I spend inordinate amounts of time thinking about DeKalb Schools and one of the questions I have continued to be plagued by is this: Why are the facilities in DeKalb in a state of such disrepair, especially compared to other Metro Atlanta school districts? I began to look at the traditional arguments: “Other districts have more money to invest in their schools,” “That district’s buildings are newer,” “Those districts have wealthier students,” or “Those districts spend more money per student.” I’m not entirely convinced that those answers explain why DeKalb’s buildings suffer more than other districts.
The new communities that will be forged and the new friendships and support systems that will arise are worth these growing pains towards a more just and equitable education system for DeKalb County Schools. It will have its challenges.
Please, DeKalb Schools, don’t tear down more affordable apartments in our community. A couple weeks ago, our Cross Keys community was excited to find out that we are moving closer to getting a long overdue new school building. However, my... Continue Reading →
Obviously, I knew it wasn’t going to be easy. I really tried to work with the school administration to help address truly important issues that seemed essential to retaining teachers and helping holistically increase student achievement. However, that style of proactive problem-solving was great for getting some things done. It was not, on the other hand, effective at building strong relationships between me and my administration.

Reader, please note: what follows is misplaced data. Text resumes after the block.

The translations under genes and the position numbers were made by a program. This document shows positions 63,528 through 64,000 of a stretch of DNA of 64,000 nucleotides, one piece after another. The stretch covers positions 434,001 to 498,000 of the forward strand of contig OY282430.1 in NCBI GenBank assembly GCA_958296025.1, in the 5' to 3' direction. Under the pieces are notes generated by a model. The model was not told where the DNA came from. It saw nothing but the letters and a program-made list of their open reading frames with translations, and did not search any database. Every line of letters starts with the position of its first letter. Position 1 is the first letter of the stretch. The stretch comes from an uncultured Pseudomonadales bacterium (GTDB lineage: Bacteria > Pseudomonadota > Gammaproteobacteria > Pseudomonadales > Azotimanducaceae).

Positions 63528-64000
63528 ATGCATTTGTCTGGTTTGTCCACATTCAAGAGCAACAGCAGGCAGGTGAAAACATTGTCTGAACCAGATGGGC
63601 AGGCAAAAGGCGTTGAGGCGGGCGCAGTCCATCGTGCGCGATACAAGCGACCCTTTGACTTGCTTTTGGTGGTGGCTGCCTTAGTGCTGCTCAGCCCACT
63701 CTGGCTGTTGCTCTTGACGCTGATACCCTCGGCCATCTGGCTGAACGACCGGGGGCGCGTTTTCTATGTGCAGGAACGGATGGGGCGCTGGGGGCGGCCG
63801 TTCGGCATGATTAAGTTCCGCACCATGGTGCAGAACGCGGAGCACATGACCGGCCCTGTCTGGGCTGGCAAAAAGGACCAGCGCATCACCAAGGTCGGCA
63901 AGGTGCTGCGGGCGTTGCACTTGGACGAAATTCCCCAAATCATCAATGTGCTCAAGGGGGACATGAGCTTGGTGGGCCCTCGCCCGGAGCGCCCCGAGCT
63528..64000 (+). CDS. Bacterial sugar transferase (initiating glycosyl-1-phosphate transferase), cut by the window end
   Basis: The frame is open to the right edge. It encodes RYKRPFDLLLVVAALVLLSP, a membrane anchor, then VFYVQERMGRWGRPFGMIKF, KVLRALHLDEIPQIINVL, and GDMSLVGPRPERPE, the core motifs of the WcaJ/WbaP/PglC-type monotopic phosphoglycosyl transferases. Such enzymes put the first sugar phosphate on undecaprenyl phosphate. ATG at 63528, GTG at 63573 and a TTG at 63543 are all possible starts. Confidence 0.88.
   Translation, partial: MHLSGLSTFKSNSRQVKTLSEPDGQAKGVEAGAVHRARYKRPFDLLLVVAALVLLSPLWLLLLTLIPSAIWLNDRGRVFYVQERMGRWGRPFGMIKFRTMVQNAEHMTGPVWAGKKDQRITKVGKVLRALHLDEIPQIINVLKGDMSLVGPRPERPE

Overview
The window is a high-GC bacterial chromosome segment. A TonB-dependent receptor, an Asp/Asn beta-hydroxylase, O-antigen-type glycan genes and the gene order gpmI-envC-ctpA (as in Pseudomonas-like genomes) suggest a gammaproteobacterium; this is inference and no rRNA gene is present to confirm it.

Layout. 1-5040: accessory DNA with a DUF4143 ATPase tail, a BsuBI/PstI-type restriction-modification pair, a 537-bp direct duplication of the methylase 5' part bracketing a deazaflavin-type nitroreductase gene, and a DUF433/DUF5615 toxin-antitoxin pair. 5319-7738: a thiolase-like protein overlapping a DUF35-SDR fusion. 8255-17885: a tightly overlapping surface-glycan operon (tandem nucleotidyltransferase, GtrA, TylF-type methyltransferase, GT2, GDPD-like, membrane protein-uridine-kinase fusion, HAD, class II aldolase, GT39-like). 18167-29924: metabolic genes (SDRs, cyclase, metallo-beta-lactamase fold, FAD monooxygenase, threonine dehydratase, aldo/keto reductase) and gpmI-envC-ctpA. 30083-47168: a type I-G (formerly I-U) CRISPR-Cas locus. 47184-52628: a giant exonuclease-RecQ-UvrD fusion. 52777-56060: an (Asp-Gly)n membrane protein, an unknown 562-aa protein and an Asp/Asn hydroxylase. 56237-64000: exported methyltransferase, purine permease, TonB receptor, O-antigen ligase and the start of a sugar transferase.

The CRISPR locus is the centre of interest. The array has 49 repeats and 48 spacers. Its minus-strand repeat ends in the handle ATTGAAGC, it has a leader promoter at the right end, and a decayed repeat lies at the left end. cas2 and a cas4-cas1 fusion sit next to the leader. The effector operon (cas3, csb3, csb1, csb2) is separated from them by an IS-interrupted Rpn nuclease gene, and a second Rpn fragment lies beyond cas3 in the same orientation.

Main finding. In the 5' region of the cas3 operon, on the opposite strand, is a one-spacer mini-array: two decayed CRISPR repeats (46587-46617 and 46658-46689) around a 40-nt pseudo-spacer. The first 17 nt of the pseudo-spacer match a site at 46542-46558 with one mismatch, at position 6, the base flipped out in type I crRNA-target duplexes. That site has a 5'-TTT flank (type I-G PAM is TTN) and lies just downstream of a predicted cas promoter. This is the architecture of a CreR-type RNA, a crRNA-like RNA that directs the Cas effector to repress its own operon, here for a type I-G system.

Before deciding to knock down your students’ homes after promising those same students and their families new facilities to address long-term neglect of the Cross Keys Cluster, I think DCSD should have involved the public in the process, exhaustively explored other options and been able to provide clear, written and thorough explanations as to why alternative properties were not feasible.
I’m really trying to be collaborative. I’m trying to understand the logic that leaders in DeKalb are using. But today, I’m having an extremely difficult time reconciling that objective with the latest news that DeKalb County School District is going... Continue Reading →
All the while, our students are still trying to be teenagers. Almost 70% of our students at Cross Keys are U.S. citizens, so even if there are some who try to explain away students’ pain by saying that they are “illegal,” they can’t say that. These are legal residents – U.S. citizens – whose parents are being taken away from them. For people who value family as the fundamental building block of society, how can we support these types of initiatives?
On Wednesday, the LCI team released their preliminary findings of their area, and I was a bit surprised by some of their analyses and recommendations. Most notably: the Buford Highway corridor population has remained relatively stagnant over the past few years, and they project that it will stay that way for at least the next several years. Interestingly, their recommendations are similar to those of the expert planners in DCSD. While they do suggest that the corridor plan for the "continued densification" (more people) of BuHi, they also suggest that development be planned "for the long term in phases."
All this talk about new high schools and redistricting has gotten me thinking: Are we even ready to do this? Because I have a feeling that we are not. Cross Keys High School students were redistricted to Chamblee Charter High... Continue Reading →